Wheeler's first season in Philadelphia was a success, in that he had the lowest ERA of his career (2.92) and a strong 1.17 WHIP. But his strikeout numbers plummeted, as he struck out just 18.4% of batters. The whiff rate on all of Wheeler's pitches, other than his "show me" curveball, dropped significantly, despite the fact that his velocity remained the same. If Wheeler can again excel at completely limiting hard contact like he did last season (his 85.7 MPH average exit velocity allowed ranked in the top 10% in baseball), then he can probably get away with the lack of strikeouts. Otherwise, he's unlikely to repeat his 2020 success. Given the shortened season, it's a good bet that Wheeler's strikeouts will bounce back, and you can slot him in as an SP3 without much worry.
|26||Zack Greinke (SP) FA||90||10||48||27.0||6.0||93.0||+3.0||
Greinke is entering his age-37 season, but still somehow keeps getting it done. His ERA of 4.03 last year was certainly higher than fantasy managers are used to seeing, but it came with a 2.80 FIP and 3.51 xFIP. His strikeout rate was his best since 2017 and his walk rate of 3.3% was the best of his entire career. But his velocity was down about two ticks, with his fastball clocking in at just 87.9 miles per hour. Greinke is as smart a pitcher as there is but it's going to be difficult to succeed over the course of a full 162-game season if his pure stuff continues to diminish. He's one of the few pitchers in the game who is probably capable of pitching 200 innings in 2021, but expect a continued downward trend in his performance.
|27||Charlie Morton (ATL - SP)||95||15||52||28.5||6.3||107.0||+12.0||
Morton's 2020 numbers were poor, without question. He was limited to just 38 regular season innings because of a shoulder injury, and pitched to a 4.74 ERA and 1.39 WHIP. His velocity was way down early in the season (when he got hit hard) and trickled up after he returned, but he got back to his normal 95 MPH fastball in the postseason and totaled a 2.70 ERA. Now 37 and with the Braves, the question is whether fantasy managers can write off Morton's down 2020 season considering his sterling post-season, or whether his age and injury history means they should avoid him. In reality, the answer is neither. Morton should still have gas left in the tank considering his playoff run, but should only be drafted as a value, meaning no earlier than a low-end SP3. Grab him there, at which point the risk-reward balance should reach an equilibrium.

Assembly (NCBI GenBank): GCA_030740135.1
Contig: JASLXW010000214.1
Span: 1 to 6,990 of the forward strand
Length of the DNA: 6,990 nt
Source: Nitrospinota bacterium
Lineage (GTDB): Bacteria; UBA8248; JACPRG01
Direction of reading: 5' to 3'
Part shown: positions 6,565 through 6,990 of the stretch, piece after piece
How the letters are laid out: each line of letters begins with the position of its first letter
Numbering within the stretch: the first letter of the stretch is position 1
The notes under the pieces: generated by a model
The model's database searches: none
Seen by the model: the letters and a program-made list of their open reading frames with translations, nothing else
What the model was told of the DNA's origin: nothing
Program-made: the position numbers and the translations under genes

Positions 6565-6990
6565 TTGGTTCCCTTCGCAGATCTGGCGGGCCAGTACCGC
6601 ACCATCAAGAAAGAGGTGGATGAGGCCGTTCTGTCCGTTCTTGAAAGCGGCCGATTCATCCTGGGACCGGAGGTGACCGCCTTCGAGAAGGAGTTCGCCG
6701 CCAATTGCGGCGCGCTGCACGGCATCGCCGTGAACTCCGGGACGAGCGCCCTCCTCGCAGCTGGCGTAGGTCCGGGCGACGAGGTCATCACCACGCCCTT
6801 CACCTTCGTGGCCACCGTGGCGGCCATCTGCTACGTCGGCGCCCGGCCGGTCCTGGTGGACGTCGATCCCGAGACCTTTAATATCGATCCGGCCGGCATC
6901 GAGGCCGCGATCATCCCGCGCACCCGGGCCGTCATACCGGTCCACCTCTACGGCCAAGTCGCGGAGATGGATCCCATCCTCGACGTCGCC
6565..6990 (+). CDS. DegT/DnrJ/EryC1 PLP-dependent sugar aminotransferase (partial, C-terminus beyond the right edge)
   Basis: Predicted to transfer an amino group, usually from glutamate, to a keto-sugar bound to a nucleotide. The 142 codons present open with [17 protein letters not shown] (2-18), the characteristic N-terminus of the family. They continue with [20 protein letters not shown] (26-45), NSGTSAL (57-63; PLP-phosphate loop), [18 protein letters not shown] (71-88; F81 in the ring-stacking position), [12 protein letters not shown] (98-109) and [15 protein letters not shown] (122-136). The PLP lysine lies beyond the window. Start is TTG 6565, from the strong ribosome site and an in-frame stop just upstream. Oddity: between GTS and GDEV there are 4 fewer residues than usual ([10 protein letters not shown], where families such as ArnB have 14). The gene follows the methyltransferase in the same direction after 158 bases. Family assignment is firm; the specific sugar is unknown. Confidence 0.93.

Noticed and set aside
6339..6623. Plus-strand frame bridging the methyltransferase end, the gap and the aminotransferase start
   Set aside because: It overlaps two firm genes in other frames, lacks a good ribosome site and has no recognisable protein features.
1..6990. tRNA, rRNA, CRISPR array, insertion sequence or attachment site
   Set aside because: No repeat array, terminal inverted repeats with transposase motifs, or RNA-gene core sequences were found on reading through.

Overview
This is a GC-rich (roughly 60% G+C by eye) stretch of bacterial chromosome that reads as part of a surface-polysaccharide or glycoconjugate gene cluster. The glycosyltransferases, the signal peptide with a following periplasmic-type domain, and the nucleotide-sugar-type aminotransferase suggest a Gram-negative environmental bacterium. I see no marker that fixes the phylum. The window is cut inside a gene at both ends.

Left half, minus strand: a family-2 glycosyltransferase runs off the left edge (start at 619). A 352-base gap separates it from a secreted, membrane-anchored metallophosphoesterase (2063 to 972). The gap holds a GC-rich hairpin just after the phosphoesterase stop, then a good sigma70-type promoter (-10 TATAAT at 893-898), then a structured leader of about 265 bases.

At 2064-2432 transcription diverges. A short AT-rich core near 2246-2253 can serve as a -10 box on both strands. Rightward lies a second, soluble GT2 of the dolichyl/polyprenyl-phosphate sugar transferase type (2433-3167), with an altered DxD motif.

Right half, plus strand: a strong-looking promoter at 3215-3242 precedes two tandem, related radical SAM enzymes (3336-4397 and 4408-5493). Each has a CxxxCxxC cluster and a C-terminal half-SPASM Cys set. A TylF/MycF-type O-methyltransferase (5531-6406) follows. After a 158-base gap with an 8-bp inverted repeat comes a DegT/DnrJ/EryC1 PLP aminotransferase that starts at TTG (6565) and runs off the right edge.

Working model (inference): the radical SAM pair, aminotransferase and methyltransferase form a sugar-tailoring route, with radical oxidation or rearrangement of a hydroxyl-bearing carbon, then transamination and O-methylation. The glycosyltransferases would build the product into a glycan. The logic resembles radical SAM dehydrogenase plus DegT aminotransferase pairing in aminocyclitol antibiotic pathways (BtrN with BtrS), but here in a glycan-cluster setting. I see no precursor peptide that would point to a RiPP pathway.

|28||Jesus Luzardo (MIA - SP,RP)||100||19||48||30.7||5.8||101.0||+1.0||
Luzardo's 2020 campaign wasn't terrible, but it certainly left fantasy managers wanting more. The strikeouts were there, but not quite at the level that was expected. He rarely went deep into games. And he was just more hittable than he ever was in the minors or in his brief time as a reliever in 2019. Luzardo throws four quality pitches and is working to improve his arsenal as we head into the 2021 season, so there's little reason to downgrade your opinion of him too much from where it was prior to the 2020 campaign because of one nine-start stretch. He's an incredibly high-upside pitcher who carries with him plenty of injury risk, and the combination leaves him as a solid SP3 for fantasy leagues.
|29||Zach Plesac (CLE - SP)||102||16||51||31.0||7.0||73.0||-29.0||
Plesac is getting a ton of love for his eight excellent starts in 2020, but there's plenty of reason to be cautious. His FIP, xFIP, xERA, and SIERA were all more than a run higher than his ERA, and both his strikeout rate and walk rate significantly outproduced what he showed he could do in the minors. Yes, Plesac altered his pitch mix, throwing fewer fastballs and instead more sliders and changeups, so if you're looking for a reason to buy the gains, you have one. But he had a ridiculous 91.7% LOB rate, and even with his ability to limit hard contact, his BABIP against should rise from the .224 mark last year. Plesac can help a fantasy staff, but manage expectations significantly.